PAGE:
Ambition Leading companies begin the embedding process by spelling out their ambition. We will embrace Big Data as a new way of doing business. We will incorporate advanced analytics and insights as key elements of all critical decisions. A declaration like this from the senior leadership team is an essential precondition for the kind of behavior change this article will discuss. But the senior team must also answer the question: To what end? How is Big Data going to improve our performance as a business? What will the company focus on? There are four areas where analytics can be relevant: improving existing products and services, improving internal processes, building new product or service offerings, and transforming business models. These objectives often overlap. Progressive’s new “Snapshot” device, which monitors driving behavior, helps the company determine whether a given driver is the right customer for the company. Intuit’s acquisition of Mint.com has helped expand its business beyond purchased software to ad-supported software. Humana, the insurance provider, is using Big Data to transform its business: Using claims data, the company can determine who is likely to end up in a hospital for preventable reasons and then intervene early. Humana and other health insurance carriers are also mining data to help improve patient outcomes and to reward healthy behaviors. Most companies are opportunity-rich when it comes to analytics, and large enterprises can pursue multiple avenues, either simultaneously or sequentially. Still, nearly every company can improve its trajectory by determining priorities and picking the right angle of entry. Horizontal analytics capability With ambition defined, Big Data leaders work on developing a horizontal analytics capability. They learn how to overcome internal resistance, and create both the will and the skill to use data throughout the organization. This is a big job. Organizations don’t change easily and the value of analytics may not be apparent to everyone, so senior leaders may have to make the case for Big Data in one venue after another. They may need to help people change their everyday behaviors and then continue along the new path without backsliding. As with any major initiative, executives and managers have a variety of tools at their disposal. Leading companies typically define clear owners and sponsors for analytics initiatives. They provide incentives for analytics-driven behavior, thereby ensuring that data is incorporated into processes for making key decisions. They create targets for operational or financial improvements. They work hard to trace the causal impact of Big Data on the achievement of these targets. For example, Nordstrom elevated responsibility for analytics to a higher management level in its organization, pushed to make analytical tools and insights more widely available and embedded analytics-driven goals into its most important strategic initiatives. Another global consumer electronics company selected highimpact analytics projects for additional support, creating positive business results stories and additional demand for Big Data solutions. The company added incentives for senior executives to tap Big Data capabilities, and the firm’s leadership has reinforced this approach with a steady drumbeat of references to the importance of analytics in delivering business results. An organizational home The Big Data leaders then create an organizational home for their advanced analytics capability, often a Center of Excellence (CoE) overseen by a chief analytics officer. Creating an organizational home involves several key design decisions. A company has to set its strategy for Big Data deployment. It has to assign collection and ownership of data across business functions, plan how to generate insights, and prioritize opportunities and allocation of data scientists’ time. It must host and maintain the technological infrastructure, set privacy policy and access rights, and determine accountability for compliance with local laws and data security. All of that is a tall order. To get it done, companies typically pursue one of four models: •Business unit led. When business units have distinct data sets and scale isn’t an issue, each business unit can make its own Big Data decisions with limited coordination. AT&T and Zynga are among the companies that rely on this model. •Business unit led with central support. Business units make their own decisions but collaborate on selected initiatives. Google and Progressive are examples of this approach. •Center of Excellence. An independent center oversees the company’s Big Data. Units pursue initiatives under the CoE’s guidance and coordination. Amazon and LinkedIn rely on CoEs. •Fully centralized. The corporate center takes direct responsibility for identifying and prioritizing initiatives. Netflix is an example of a company that pursues this route. Note that in none of these models does IT own Big Data. While IT often plays a critical role in providing and maintaining the infrastructure and tools required to run Big Data analytics, most companies find that it’s a mistake to have IT own or manage the business adoption capability. A company’s choice of model obviously depends on its ambition and its existing operating model. For example, companies with deep analytics capabilities and an emphasis on experimentation and innovation, such as Google and Progressive, can rely on a generally decentralized approach. But many analytics leaders have found that a CoE has the most advantages and the fewest limitations (see Figure 2). A well-functioning CoE enables cross-business-unit access and sharing of data. It takes responsibility for supporting and coordinating every initiative from a business unit, thus providing synergies and scale benefits. On the corporate level, the CoE serves as the go-to organization for analytics strategy and insight support. It sets the road map, and it establishes and maintains privacy policies. A leading European telecommunications company, for example, is in the process of deploying Big Data for a range of purposes, including analyzing customer data to provide better offers and services, and using network traffic data to optimize network management and investments. It will house these capabilities in a variety of settings, but all will be coordinated by a CoE.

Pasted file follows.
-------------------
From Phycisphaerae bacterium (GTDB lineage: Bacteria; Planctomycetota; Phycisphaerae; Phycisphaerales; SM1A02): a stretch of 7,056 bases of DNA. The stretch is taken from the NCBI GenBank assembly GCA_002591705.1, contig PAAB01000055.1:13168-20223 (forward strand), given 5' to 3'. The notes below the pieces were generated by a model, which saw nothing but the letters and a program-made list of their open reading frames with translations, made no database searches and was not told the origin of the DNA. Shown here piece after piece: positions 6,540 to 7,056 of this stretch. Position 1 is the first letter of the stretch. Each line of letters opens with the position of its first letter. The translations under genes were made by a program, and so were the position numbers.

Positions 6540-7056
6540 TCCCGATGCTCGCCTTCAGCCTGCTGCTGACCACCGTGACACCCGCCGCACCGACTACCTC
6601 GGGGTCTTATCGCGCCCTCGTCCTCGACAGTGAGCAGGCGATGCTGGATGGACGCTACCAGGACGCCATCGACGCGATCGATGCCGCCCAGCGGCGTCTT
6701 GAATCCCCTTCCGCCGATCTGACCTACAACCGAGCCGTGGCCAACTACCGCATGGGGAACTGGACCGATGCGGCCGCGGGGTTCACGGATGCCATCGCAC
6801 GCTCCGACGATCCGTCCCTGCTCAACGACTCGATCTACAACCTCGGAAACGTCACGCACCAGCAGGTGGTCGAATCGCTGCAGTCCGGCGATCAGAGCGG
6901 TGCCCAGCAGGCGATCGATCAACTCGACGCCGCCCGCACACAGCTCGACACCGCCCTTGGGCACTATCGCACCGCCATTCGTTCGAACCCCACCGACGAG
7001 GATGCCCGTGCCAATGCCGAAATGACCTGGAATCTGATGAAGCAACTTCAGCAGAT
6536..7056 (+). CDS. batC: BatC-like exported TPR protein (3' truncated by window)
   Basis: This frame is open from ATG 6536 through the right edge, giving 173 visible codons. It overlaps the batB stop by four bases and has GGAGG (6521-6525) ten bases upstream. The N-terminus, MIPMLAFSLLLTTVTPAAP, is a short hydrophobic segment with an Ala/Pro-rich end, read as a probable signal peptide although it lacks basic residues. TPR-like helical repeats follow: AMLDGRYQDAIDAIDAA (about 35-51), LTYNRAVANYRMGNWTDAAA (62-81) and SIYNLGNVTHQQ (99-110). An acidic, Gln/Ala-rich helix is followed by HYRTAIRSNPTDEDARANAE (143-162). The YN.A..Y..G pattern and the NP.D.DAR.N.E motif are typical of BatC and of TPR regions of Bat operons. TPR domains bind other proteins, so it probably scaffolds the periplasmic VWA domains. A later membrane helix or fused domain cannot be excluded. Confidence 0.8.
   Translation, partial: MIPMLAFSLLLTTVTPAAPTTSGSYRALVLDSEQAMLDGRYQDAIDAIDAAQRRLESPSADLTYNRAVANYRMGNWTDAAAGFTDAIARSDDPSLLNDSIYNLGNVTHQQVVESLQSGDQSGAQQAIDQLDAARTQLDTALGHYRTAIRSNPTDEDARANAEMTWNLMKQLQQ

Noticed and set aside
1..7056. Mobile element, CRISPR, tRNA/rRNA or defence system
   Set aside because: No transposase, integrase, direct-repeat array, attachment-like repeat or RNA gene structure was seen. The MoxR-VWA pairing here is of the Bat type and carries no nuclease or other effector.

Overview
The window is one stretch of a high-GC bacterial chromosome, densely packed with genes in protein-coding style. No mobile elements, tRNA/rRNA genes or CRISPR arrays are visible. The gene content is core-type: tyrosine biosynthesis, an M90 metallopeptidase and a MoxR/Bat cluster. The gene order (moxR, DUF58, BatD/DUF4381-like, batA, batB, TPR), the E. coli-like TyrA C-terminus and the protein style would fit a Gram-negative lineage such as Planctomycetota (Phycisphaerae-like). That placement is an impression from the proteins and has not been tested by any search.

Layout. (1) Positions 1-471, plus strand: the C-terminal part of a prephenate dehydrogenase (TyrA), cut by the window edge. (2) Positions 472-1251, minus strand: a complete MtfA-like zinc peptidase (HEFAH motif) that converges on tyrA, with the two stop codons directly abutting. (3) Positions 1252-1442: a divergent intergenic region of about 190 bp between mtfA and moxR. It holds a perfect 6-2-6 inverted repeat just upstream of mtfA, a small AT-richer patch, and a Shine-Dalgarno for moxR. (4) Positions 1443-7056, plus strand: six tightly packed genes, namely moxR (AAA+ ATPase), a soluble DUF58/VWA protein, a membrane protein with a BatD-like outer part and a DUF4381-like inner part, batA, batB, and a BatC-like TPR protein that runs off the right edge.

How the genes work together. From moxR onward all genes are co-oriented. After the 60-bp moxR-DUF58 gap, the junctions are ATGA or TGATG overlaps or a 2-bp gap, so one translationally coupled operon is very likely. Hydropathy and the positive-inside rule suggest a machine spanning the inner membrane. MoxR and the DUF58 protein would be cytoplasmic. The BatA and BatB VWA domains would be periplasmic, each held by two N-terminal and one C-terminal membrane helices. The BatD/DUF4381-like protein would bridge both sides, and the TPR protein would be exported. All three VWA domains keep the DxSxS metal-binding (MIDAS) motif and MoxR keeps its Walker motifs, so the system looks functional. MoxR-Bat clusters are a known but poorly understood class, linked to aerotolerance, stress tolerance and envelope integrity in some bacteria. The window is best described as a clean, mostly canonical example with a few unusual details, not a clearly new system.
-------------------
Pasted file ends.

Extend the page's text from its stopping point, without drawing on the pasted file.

Rasalkhaimah, ras, al, khaimah, dubai, university, salford, manchester, @hishamsafadi, hisham, safadi, European, medical, center, business, entrepreneur, startup, economy, money, motivation, education, Leadership,  Transactional,  analysis, emotional, intelligence, organisations,  development,  innovative, technology,  care, health, investor, investment, production, shark, tank, sharktank, USA, UK, London, group, european, canada, india, china, japan, KSA, projectmanagement, datascience, bigdata, IOT, internetofthings, cloud